Imagine this: You’re an understudy in a great new musical at a regional theater. It’s just days after opening night—and the leading lady is suddenly sick. You’re prepared to go on, of course, and you step in to rock the show. A few days later, the director calls and asks you to take over the role permanently.
Soon the show moves to Broadway, with you as its star. That year you win the Tony Award for Best Actress in a Musical and the Fred Astaire Award for Best Dancer on Broadway. Just like that, you’ve rocketed from relative unknown to Broadway superstar.
Sounds like a dream, right? Well, that’s just what happened to Sutton Foster after she joined the cast of Thoroughly Modern Millie in 2000.
Some dancers may seem to gain stardom overnight. But in reality, persistence and determination led to a steady series of dance jobs before that big moment came. No matter the path, many dancers experience a breakthrough moment that paves the way for a successful career. Read on to hear from seven dancers about their big breaks.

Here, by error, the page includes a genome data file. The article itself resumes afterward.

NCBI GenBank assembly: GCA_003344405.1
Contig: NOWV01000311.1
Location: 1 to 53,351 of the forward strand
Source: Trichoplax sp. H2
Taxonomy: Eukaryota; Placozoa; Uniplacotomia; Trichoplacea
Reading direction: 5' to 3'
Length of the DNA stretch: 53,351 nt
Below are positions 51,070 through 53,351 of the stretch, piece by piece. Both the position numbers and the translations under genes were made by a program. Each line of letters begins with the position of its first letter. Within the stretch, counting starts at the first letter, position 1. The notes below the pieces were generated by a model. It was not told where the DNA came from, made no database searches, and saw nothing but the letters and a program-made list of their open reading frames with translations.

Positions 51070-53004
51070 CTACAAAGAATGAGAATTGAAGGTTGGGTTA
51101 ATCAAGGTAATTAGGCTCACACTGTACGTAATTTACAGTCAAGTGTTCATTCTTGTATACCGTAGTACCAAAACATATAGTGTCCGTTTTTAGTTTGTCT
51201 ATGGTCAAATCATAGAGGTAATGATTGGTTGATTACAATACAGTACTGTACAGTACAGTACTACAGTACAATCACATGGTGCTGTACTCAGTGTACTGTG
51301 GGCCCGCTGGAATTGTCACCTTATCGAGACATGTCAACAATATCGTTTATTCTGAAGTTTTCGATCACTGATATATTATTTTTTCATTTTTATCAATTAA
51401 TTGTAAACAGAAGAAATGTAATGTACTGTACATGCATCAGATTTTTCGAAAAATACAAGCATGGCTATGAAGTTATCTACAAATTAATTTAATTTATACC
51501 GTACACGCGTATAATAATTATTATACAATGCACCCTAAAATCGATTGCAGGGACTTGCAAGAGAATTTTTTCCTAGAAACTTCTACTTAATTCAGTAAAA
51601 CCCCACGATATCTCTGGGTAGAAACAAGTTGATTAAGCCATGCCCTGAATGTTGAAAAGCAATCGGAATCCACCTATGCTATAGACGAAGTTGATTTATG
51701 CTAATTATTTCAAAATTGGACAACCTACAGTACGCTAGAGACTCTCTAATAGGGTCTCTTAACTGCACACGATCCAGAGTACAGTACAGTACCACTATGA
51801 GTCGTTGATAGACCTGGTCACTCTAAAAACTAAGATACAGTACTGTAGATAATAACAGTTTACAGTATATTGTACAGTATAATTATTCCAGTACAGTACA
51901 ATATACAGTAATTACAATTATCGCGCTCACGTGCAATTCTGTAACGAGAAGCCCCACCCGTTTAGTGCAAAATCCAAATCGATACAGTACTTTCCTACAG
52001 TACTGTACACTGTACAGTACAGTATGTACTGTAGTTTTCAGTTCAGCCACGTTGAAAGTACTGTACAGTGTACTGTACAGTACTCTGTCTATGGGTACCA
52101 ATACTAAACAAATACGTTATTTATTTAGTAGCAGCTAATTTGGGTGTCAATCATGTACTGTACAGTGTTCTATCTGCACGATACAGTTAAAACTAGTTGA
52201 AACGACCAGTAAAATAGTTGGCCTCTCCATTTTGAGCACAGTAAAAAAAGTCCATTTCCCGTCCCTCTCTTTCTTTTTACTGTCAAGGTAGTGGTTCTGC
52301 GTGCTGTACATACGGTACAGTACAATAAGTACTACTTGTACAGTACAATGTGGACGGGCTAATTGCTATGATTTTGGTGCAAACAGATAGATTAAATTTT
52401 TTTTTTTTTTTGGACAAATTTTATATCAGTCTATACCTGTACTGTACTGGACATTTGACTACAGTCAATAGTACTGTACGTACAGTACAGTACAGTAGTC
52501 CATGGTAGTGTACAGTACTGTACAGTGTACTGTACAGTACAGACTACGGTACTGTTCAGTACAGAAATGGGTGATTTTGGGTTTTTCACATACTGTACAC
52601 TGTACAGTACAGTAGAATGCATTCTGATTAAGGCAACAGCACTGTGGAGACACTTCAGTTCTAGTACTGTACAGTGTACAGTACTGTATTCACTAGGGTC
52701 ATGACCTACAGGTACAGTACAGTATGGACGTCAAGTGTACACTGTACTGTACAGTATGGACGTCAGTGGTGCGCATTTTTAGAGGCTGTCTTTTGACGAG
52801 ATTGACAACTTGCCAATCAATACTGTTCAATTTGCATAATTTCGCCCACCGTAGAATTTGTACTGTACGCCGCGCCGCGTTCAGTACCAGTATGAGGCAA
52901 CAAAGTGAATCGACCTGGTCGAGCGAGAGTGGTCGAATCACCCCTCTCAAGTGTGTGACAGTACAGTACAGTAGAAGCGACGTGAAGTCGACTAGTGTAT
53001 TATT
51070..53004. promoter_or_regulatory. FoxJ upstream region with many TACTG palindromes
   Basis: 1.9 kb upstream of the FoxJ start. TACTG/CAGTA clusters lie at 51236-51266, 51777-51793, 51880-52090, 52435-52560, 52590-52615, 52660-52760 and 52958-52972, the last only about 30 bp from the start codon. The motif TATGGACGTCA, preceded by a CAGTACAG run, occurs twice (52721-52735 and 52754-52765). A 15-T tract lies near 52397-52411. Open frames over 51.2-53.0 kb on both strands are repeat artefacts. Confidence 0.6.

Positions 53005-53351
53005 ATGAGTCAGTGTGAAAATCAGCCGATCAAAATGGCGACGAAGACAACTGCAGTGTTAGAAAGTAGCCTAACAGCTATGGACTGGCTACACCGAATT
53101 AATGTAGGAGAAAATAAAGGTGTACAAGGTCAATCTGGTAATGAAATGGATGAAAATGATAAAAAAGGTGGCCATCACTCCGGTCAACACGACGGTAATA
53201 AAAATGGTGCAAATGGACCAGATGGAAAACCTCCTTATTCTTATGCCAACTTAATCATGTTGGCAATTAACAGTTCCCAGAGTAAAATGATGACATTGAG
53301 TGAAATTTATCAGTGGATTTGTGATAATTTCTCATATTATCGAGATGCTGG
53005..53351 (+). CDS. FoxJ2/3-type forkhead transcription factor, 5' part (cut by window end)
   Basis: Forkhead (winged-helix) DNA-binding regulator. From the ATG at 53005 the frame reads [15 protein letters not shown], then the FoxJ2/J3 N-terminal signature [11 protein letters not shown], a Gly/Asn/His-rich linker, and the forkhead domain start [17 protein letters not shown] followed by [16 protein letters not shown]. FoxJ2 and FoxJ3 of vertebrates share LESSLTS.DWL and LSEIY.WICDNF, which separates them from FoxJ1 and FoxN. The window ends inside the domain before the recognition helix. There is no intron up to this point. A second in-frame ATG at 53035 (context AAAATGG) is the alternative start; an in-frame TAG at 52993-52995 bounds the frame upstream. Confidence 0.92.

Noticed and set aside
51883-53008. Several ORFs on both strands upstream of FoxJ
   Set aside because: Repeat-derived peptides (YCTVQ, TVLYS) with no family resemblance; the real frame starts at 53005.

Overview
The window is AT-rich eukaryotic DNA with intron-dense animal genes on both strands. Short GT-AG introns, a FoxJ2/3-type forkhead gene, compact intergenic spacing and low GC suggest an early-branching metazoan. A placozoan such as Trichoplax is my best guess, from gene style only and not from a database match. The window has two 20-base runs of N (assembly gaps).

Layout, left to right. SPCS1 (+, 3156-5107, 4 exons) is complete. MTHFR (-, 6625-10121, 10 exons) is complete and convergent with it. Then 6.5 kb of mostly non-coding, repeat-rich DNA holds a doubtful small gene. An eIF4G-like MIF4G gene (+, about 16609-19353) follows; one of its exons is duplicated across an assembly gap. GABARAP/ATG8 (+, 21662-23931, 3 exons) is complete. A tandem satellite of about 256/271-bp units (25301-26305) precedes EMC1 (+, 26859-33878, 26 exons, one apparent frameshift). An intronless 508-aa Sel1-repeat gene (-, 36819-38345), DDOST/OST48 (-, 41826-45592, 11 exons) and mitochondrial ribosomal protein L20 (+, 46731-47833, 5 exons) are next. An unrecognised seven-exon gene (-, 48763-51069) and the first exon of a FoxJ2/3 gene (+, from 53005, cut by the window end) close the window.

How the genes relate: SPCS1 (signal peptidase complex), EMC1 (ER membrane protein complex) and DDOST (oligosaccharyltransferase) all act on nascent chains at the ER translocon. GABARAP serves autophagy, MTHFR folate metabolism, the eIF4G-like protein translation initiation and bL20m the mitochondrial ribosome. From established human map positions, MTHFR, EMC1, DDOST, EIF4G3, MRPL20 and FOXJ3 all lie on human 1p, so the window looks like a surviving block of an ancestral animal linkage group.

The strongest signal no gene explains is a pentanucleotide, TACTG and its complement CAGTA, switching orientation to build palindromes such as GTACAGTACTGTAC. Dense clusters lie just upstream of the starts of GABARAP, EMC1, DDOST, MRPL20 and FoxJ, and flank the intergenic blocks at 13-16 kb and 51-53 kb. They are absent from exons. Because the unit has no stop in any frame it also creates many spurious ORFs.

Hope Boykin, Alvin Ailey American Dance Theater
After graduating from The Ailey School, I auditioned for the company four or five times before I was hired. I wouldn’t say I was discouraged, but I did really want the job. I just wasn’t as mentally and physically prepared as I should have been to go into the audition and say, “There’s no one else, I’m the one you have to choose.”
About a week after one of the auditions, Judith Jamison, AAADT’s artistic director, called me and said, “Hope, I love you and love your dancing, but there are some things I would like you to work on. I wanted to let you know this personally before you were hired.” My knees were shaking. She hired me, but she wanted me to focus on how I carried myself onstage.
Over the past 11 seasons with the company, Ms. Jamison has allowed me to grow within the organization. She chose me to choreograph for the company’s 50th anniversary, and I went to Africa with her for a special project.
Maria Kochetkova, Principal, San Francisco Ballet